Vivek Kapur

Associate Director for Strategic Initiatives, Huck Institutes of the Life Sciences; Huck Distinguished Chair in Global Health; Professor of Microbiology and Infectious Diseases

Vivek Kapur

Research Summary

The basic mechanisms by which pathogenic microbes successfully infect, colonize, and cause disease in their hosts.

Huck Affiliations

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News Articles Featuring Vivek Kapur

Huck Welcomes Sindura Ganapathi as Visiting Fellow in Global Heath

Ganapathi, a Penn State alum who now works for the Indian government, will give a pair of lectures next week while he visits University Park.

Study finds short window for donating convalescent plasma to COVID-19 patients

The optimal timeframe for donating convalescent plasma for use in COVID-19 immunotherapy, which was given emergency-use authorization by the Food and Drug Administration in August 2020, is within 60 days of the onset of symptoms, according to a new Penn State-led study.

Study finds short window for donating convalescent plasma to COVID-19 patients

The optimal timeframe for donating convalescent plasma for use in COVID-19 immunotherapy, which was given emergency use authorization by the Food and Drug Administration in August 2020, is within 60 days of the onset of symptoms, according to a new study. The research also reveals that the ideal convalescent plasma donor is a recovered COVID-19 patient who is older than 30 and whose illness had been severe.

Tuberculosis spread from animals to humans greater than previously thought

The number of human tuberculosis (TB) cases that are due to transmission from animals, as opposed to human-to-human transmission, may be much higher than previously estimated, according to an international team of researchers. The results could have implications for epidemiological studies and public health interventions.

Efforts to control livestock disease should focus on management style, not age

The risk of transmitting the virus PPRV, which produces a highly infectious and often fatal disease in sheep and goats, does not appear to vary significantly by an animal’s age, unlike its sibling virus measles, which is most prominent in children.

Impact of animal infectious disease to be focus of conference at Penn State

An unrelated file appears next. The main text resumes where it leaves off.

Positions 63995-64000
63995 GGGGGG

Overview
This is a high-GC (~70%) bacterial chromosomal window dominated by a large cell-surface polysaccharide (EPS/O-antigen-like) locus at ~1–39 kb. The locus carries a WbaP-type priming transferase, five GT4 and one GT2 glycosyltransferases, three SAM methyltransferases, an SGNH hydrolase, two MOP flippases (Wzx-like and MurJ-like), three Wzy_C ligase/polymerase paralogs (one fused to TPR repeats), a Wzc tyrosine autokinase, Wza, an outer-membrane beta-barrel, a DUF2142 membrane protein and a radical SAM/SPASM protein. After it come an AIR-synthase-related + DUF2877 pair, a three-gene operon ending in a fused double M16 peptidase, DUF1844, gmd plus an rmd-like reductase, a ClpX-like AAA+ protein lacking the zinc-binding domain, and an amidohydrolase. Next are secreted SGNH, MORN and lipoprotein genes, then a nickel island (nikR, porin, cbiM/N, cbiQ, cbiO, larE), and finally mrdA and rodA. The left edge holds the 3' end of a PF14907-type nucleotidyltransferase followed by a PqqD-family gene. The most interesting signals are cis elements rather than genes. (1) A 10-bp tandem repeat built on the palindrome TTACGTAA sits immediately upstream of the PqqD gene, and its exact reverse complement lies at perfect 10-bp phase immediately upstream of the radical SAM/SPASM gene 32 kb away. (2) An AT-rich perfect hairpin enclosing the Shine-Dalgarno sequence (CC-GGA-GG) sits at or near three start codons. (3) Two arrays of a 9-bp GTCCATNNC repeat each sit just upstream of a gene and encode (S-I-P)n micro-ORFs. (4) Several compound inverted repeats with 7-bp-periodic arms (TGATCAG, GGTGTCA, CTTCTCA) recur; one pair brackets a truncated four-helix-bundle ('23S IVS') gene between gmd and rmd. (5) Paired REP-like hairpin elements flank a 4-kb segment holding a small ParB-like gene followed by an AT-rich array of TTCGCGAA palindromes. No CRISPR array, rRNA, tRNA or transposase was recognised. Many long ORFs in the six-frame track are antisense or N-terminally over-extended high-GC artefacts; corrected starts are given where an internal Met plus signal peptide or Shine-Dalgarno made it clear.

Animal infectious illnesses such as avian influenza and African swine fever pose a significant threat to animal health and welfare and can cause economic instability and food insecurity for people all over the world.

Bacteria testing on Tanzanian bushmeat reveal zoonotic threats

Tests on bushmeat samples in Tanzania's Western Serengeti revealed 27 different bacteria groups, some of which included Bacillus, Brucella, Coxiella, which include species that cause anthrax, brucellosis, and Q fever. A research team from Penn State and their collaborators in Africa published their findings yesterday in Scientific Reports.

Bushmeat may breed deadly bacteria

People who eat wildebeests, warthogs and other wild African animals may be at risk for contracting potentially life-threatening diseases, according to an international team of researchers. The team analyzed samples of bushmeat — meat derived from wildlife — in the Western Serengeti in Tanzania and identified several groups of bacteria.

Bushmeat may breed deadly bacteria

People who eat wildebeests, wart hogs and other wild African animals may be at risk for contracting potentially life-threatening diseases, according to an international team of researchers. The team analyzed samples of bushmeat—meat derived from wildlife—in the Western Serengeti in Tanzania and identified several groups of bacteria, many of which contain the species that cause diseases such as anthrax, brucellosis and Q fever.

Livestock disease risk tied to herd management style in Tanzania

A new study provides an updated picture of the prevalence of the sheep and goat plague virus (PPRV), a widespread and often fatal disease that threatens 80 percent of the world’s sheep and goats, in Northern Tanzania.